Thursday, June 19, 2014

Shrink to Fit

 Our #1 priority is still the roof of the 319.  Since the car was wyed on Tuesday, the other side is now accessible for canvas.  First, I checked that all of the flashing was up, there were no remaining tacks, etc.  so that the canvas can be applied.

We saw this process a couple of months ago, but the next step is to roll the canvas out on the grass and soak it as much as possible.  Watering the canvas with a hose probably looks pretty dumb, and the result is that it shrinks rather than grows.  In fact, it shrinks a lot!

After letting it dry in the sun while I enjoyed some pizza and root beer at the Deluxe Diner, I rolled it out onto the roof.  It's on the upper roof because it will just fall off the car if I try to roll it onto the lower roof.   But wait -- it's way too short!  I even began to suspect that some miscreant had cut several feet of it off while it was stored in the shop, but after consulting with Tim, cooler heads prevailed.  It's probable that after the canvas has dried, we will be able to stretch it out quite a bit.  And my wife confirmed that cotton shrinks more in hot water than in cold, and it was certainly hot today.  So the next time I can spend a day working, it should be possible to start installing the lower canvas on this side.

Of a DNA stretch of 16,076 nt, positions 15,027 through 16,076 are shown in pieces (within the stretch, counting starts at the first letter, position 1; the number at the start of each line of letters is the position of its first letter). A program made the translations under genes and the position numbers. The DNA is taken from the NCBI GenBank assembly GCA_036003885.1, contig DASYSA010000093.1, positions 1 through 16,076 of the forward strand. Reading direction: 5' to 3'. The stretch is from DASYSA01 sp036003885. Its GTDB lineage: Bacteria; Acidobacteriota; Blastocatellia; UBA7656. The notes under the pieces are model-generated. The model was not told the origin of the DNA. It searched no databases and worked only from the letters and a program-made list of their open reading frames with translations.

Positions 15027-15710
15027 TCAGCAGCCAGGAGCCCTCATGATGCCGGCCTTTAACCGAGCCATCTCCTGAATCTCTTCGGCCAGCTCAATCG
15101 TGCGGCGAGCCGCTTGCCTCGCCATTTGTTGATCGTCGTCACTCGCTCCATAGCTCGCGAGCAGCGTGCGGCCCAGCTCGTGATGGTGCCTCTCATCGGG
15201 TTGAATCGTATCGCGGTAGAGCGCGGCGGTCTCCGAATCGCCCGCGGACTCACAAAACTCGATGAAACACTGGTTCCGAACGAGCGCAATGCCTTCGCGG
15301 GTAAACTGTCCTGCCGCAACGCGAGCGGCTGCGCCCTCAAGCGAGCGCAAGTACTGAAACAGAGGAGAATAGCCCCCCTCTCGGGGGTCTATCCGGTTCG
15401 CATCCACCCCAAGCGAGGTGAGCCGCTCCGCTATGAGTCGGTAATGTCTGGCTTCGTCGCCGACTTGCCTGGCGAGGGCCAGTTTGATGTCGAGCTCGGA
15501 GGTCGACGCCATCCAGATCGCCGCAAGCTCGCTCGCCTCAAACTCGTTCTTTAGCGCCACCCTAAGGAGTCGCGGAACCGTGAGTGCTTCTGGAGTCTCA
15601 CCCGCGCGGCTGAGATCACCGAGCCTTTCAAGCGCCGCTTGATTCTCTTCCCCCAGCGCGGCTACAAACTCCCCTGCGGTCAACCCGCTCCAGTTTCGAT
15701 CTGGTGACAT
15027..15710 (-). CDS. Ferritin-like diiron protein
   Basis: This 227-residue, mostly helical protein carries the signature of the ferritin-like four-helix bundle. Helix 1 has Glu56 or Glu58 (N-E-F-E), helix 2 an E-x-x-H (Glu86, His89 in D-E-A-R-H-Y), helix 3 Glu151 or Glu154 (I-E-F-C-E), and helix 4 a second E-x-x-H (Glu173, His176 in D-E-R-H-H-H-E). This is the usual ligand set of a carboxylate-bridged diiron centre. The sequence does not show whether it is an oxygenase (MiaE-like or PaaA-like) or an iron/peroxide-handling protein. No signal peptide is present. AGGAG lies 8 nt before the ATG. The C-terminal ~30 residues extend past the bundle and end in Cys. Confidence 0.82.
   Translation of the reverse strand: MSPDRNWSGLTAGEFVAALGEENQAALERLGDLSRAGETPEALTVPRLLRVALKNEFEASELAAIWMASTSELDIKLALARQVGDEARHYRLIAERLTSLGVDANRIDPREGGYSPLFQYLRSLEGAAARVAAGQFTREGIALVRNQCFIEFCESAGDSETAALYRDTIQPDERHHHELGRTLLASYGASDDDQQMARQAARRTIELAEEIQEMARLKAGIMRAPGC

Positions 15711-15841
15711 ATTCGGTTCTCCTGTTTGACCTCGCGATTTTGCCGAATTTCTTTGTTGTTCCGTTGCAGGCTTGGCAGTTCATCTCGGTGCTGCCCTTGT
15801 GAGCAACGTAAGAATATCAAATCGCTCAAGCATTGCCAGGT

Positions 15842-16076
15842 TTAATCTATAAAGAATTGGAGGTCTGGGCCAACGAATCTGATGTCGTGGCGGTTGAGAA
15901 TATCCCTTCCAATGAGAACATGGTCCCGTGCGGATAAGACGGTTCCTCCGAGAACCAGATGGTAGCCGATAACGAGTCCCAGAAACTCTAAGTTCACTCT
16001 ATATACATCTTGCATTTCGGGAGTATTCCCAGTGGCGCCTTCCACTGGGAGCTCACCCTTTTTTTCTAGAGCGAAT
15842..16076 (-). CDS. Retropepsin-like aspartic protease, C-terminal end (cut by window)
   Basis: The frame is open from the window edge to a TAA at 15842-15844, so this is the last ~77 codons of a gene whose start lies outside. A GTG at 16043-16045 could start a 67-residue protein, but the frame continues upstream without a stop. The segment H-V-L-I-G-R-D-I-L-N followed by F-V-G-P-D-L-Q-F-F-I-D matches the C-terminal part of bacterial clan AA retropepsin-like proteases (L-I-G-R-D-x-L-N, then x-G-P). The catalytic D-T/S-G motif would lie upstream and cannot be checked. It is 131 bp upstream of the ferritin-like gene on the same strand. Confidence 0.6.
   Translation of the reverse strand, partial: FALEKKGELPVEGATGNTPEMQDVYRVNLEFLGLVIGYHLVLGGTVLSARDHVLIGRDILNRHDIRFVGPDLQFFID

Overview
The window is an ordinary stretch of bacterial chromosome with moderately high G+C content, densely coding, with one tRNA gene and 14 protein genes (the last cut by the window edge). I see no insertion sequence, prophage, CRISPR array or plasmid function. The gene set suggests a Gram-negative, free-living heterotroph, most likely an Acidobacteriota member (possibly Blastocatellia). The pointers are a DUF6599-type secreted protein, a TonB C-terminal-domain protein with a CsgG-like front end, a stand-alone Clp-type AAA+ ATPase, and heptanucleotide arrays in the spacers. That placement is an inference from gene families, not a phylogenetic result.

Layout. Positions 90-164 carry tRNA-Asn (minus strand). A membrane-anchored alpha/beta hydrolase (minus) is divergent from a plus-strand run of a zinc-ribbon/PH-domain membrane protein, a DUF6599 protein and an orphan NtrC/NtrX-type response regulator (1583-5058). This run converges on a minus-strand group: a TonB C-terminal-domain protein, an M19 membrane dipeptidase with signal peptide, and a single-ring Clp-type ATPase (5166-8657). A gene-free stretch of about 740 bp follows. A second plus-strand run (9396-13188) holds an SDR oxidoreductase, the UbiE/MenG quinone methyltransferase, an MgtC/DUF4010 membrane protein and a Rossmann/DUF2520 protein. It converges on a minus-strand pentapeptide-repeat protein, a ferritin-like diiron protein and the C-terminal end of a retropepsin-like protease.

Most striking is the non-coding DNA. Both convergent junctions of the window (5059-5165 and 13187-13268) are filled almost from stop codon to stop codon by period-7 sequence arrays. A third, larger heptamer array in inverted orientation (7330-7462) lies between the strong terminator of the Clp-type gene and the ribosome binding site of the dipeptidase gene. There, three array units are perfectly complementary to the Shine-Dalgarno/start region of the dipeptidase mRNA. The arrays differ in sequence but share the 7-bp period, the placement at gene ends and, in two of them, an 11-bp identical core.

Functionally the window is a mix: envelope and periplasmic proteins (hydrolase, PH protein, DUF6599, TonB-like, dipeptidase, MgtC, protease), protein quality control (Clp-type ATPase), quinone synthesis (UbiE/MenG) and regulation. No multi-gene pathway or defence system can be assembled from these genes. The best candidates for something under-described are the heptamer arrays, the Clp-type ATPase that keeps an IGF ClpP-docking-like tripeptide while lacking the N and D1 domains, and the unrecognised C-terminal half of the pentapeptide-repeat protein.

After this was done, there wasn't much more I could do on the 319, so I spent some time checking the air system on the 36 and trying to identify (and fix, if possible) any slow leaks in the system.

We still need trainmen for this weekend.  Sign up now if you can.  Thanks.

Paul Schneble gave me a couple of pictures he had copied of rail inspection automobiles, but I left them at the Museum.  They're pretty interesting, but we'll just have to wait until next time.  Sorry!

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